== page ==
Magic Valley
 Iris Society

About UsIris BannerThe Magic Valley Iris Society is located in the south central region of Idaho (Twin Falls). We are affiliated with the American Iris Society in Region II. Region II includes Idaho, Montana and Wyoming. We are bound together by the common, shared appreciation of the iris. We invite you to learn more about irises and their wonderful beauty, color and form. Bring your comments and questions about irises to a meeting where you will find experienced iris growers to share with and also have lots of fun.

Read the MVIS Brochure here

Each year we sponsor an iris show, 4 issues of our newsletter, a potluck lunch in the Twin Falls City Park with our annual rhizome sale, and 2 meetings. The meetings often feature informative and interesting guest speakers and/or iris hybridizers. Often we have color slides to illustrate their discussion. We've had an occasional garden judging and speakers. We invite all newcomers to attend any of our events.  

leafScheduled Events Each Year:leaf

MARCH— 1st Saturday (Meeting)
JUNE—1st Sunday includes Iris Show
AUGUST -1st Saturday includes Iris Rhizome Sale & club picnic
held at the Twin Falls City Park
NOVEMBER-1st Saturday (Meeting)  

All meetings are held in the Magic Valley area which is in the Twin Falls, Idaho region. Our Magic Valley Iris club encourages all members to participate and bring friends to share in our love of the beautiful Iris.  

leafPlanting and Growing Irises:  leaf

Irises are among the easiest of perennials to grow, and they give an abundance of beauty with minimum care. The iris has a thick fleshy root called a "rhizome" (pronounced rye-zome) about like a tough potato in texture. When you buy a new iris, you will probably receive a rhizome with clipped roots and leaves. It can remain out of the ground for a week or two without serious harm, but the sooner it is planted, the better. It helps if you soak the rhizome overnight in water just before you plant.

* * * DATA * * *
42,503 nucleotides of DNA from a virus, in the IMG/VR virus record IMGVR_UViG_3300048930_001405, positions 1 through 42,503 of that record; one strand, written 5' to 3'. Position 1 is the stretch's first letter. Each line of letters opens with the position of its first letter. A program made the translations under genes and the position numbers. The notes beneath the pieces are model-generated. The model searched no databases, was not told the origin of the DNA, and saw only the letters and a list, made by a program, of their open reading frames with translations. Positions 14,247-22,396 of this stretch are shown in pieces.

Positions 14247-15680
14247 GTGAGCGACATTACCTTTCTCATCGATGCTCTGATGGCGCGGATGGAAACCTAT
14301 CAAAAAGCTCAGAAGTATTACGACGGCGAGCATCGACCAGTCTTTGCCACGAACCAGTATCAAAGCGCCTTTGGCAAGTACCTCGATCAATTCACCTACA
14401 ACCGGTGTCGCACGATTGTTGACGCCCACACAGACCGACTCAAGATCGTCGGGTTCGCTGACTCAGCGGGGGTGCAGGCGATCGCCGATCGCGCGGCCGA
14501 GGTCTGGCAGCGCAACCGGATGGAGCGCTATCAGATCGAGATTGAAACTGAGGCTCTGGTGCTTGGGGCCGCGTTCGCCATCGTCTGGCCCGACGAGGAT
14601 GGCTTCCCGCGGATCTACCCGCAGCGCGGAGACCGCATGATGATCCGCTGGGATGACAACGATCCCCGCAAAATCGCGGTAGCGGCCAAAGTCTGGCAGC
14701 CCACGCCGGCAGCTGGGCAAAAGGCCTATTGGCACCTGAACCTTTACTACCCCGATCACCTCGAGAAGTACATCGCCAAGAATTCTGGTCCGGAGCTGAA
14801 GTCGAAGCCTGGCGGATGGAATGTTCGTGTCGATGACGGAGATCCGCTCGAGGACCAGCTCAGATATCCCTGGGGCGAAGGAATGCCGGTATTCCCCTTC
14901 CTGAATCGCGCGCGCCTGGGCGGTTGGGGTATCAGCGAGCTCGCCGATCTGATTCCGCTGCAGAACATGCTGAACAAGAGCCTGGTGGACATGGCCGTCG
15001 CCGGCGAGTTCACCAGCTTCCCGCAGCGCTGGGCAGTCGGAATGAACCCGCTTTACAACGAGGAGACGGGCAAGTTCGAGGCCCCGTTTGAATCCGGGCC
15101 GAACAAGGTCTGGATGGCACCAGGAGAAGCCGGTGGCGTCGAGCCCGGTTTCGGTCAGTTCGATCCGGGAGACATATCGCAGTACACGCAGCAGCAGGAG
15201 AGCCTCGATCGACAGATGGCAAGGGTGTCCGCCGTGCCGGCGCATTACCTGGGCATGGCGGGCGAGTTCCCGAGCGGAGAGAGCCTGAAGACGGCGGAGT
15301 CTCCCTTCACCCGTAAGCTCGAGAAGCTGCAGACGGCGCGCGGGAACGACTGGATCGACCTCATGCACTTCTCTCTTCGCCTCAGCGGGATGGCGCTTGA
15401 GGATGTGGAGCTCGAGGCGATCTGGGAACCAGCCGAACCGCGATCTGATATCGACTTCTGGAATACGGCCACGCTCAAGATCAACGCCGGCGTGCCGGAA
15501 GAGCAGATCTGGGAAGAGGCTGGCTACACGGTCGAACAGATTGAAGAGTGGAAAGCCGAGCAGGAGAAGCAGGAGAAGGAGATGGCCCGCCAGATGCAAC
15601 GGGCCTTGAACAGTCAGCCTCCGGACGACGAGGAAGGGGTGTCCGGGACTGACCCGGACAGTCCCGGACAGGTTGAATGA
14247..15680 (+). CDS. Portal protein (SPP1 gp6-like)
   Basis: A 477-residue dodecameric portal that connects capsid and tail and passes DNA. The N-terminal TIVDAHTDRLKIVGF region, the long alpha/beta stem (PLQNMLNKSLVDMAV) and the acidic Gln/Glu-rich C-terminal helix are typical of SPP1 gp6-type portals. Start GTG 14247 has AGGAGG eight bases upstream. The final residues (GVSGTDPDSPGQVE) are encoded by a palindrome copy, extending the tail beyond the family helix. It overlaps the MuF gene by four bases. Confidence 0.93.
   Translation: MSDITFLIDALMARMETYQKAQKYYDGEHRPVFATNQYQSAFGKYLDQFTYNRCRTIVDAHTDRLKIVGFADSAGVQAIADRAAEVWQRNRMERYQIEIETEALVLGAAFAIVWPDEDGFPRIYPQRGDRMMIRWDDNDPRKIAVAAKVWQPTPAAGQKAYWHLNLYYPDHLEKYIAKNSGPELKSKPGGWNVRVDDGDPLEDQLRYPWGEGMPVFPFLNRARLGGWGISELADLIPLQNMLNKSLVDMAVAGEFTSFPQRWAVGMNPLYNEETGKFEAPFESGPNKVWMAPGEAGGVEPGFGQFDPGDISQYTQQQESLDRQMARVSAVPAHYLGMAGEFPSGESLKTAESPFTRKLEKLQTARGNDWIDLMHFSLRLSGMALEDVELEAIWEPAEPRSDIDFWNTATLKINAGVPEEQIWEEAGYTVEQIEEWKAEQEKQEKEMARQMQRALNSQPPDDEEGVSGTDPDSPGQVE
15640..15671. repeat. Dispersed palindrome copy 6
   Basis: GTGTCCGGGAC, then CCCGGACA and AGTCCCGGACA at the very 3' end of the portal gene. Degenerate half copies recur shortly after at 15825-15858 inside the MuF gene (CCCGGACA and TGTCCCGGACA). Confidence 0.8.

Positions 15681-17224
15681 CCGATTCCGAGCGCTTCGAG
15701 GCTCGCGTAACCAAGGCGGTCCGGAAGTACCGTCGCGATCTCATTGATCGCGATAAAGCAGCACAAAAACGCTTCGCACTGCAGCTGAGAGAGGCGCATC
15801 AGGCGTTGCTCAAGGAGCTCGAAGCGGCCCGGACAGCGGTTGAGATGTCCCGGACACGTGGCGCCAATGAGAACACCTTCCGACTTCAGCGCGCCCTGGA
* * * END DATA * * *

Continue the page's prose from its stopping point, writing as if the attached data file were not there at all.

To plant your irises, choose a sunny spot in well drained soil. Prepare soil well by spading or turning over the soil with a garden fork to a depth of at least 10 inches. Spread fertilizer and work it into the top of the soil. A well prepared bed will result in better growth and more bloom. The soil should be light. If it is clay soil, add very coarse sand and humus. Bone meal and a good garden fertilizer, low in nitro­gen, are good for irises, but manure should be used only after it has aged for about a year. Otherwise, it may cause rot. The roots must be buried firmly to hold the plant in place, but the rhizome should be near the surface.

If you have several plants, plant them at least a foot and a half apart, "facing" the same way. The rhizomes will then increase in the same direction, without crowding each other too soon. In about 2 or 3 years, the new rhizomes will begin to crowd each other and you will want to di­vide the plants.

You will have so many new rhizomes that you can share them with your friends and neighbors. Perhaps you received your first rhizomes from a friend. When digging, keep all plants carefully labeled with their names, for sure identification. It is wise to keep diagrams of your planting area to double check individual labels on the plants.

The digging and separating is best done between one and two months after bloom season, usually in July or August for this Idaho area. Soon after this the irises grow roots which help to hold the plant firmly during the winter in areas where freezing and thawing can result in heaving the rhizome out of the ground. Some member's mulch in the winter but you will want to remove the mulch early in the spring to prevent rotting of the rhizomes.

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